Gujarat(Gandhinagar)IndiaStates and Capitals

During a two-day event, new Gujarat Assembly members will learn about their rights and responsibilities.

Can a representative of the people in India do anything he pleases in the House simply because he is an elected member? Can he take his privileges with him wherever he goes? Can he make whatever remarks he thinks significant in the House?

Generally, the answer to these questions is “No.” But elected officials frequently do not understand the distinction.

This week, 182 members of the Gujarat Assembly will learn from MPs how to be effective representatives of the people through the use of real-world examples, audio-visual aids, and numerous regulations.

The two-day orientation programme conducted by the Lok Sabha Secretariat will begin on Wednesday in Gandhinagar with the participation of Lok Sabha Speaker Om Birla and state Chief Minister Bhupendra Patel. His cabinet ministers, MLAs from all political parties, past speakers, former prime ministers, and deputy prime ministers are also anticipated to attend.

This Gujarat Assembly includes 105 new members, thus instructors and guest speakers, including specialists, senior legislators, and ministries, will emphasise the privilege and ethics of elected MLAs.

A member’s use of unparliamentary language sparked outrage in the Lok Sabha during the Budget Session’s first half, which has just finished. Members’ speeches are often omitted from daily records. The speech of Congress leader Rahul Gandhi in the Motion of Thanks to President’s Address was subject to a number of such cuts.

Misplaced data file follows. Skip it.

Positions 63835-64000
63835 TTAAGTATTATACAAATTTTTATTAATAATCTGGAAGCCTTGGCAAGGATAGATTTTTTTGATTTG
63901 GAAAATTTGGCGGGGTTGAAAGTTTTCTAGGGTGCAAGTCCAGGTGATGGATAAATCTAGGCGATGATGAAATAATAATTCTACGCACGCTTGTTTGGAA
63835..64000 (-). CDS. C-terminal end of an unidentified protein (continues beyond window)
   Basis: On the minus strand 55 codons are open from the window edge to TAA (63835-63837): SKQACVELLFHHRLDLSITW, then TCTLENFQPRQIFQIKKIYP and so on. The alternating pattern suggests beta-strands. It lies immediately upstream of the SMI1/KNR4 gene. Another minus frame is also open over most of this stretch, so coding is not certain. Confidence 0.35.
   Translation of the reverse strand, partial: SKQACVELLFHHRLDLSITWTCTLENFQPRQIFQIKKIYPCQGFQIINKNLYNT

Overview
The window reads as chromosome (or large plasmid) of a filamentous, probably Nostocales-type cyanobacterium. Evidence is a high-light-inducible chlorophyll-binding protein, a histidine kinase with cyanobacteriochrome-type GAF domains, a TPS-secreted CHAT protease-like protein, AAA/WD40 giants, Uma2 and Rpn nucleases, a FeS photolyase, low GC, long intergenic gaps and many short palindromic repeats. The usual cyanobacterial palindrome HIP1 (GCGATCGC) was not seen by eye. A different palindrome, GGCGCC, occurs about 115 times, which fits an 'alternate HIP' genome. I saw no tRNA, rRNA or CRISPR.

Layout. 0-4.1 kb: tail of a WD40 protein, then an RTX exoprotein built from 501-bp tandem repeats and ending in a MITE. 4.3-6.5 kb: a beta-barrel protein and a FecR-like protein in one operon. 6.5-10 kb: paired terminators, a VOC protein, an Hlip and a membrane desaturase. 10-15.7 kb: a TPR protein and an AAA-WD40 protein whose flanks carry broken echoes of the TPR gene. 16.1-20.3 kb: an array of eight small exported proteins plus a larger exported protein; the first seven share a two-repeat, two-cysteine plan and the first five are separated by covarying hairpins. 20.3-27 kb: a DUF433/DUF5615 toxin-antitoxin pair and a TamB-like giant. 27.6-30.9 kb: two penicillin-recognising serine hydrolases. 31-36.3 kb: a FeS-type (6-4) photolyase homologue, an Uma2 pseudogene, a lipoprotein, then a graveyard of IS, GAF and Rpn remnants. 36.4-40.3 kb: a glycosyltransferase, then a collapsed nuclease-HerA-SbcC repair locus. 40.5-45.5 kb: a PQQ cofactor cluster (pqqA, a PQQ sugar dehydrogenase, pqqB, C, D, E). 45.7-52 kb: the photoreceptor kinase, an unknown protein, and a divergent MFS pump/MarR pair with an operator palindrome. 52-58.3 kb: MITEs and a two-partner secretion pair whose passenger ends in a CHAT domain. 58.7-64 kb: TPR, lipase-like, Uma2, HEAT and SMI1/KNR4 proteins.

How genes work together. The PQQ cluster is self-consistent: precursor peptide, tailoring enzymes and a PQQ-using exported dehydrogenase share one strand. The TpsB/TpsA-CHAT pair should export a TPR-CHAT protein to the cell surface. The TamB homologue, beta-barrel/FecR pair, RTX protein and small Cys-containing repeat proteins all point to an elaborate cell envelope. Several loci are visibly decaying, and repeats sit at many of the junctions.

“Ninety-nine percent of the fallacy regarding privilege, particularly among newly-elected members, is that they believe their advantage follows them wherever they go. If they have a dispute with local authority, they assert that it violates their privilege. Under the condition of anonymity, an instructor of the orientation programme stated, “This is not the case.”

No one can prevent an elected member (MP or MLA) from attending legislative proceedings. That is his prerogative. When meeting with local authorities to conduct business, however, he is on “representation duty,” and his privilege does not always apply. “Typically, new members are unaware of the distinction,” the teacher stated.

MLAs will be instructed on such topics as ‘How to be an Effective Legislator? ‘, ‘Committee System and Parliamentary Questions’, ‘Budgetary Process’, ‘Legislative Process’, ‘India’s Presidency in G-20’, ‘Procedural Devices to Raise Matters of Urgent Public Importance in the House’, ‘Do’s and Don’ts’, and ‘Im

Technology is an additional subject that will be highlighted. The increasing use of technology to conduct House proceedings, according to officials, has made the members’ jobs more difficult. ā€œA huge proportion of members are not very fluent in utilising laptops, iPads, etc. This makes individuals dependent on others for knowledge of the rules and procedures, according to one official. They will be acquainted with technical inputs that can be utilised in their legislative work.

Officials added, in their experience, new members may be very successful at getting elected, but they are not well trained in how to represent matters of importance in the House. There are customs with which new members must become familiar. For instance, if the Speaker is standing, all members must return to their seats. One cannot interrupt another member’s speech, nor can one mention a person who is not there, etc.

“For instance, just because something is significant does not mean that it can be brought up whenever you like in the House. An lecturer from the Lok Sabha Secretariat stated, “There are numerous devices available for this.”

The orientation session will be administered by the Lok Sabha Secretariat’s Parliamentary Research and Training Institute for Democracies (PRIDE) in collaboration with the Gujarat Legislative Assembly Secretariat. On February 16, it will culminate with a speech by Gujarat Governor Acharya Devvrat.

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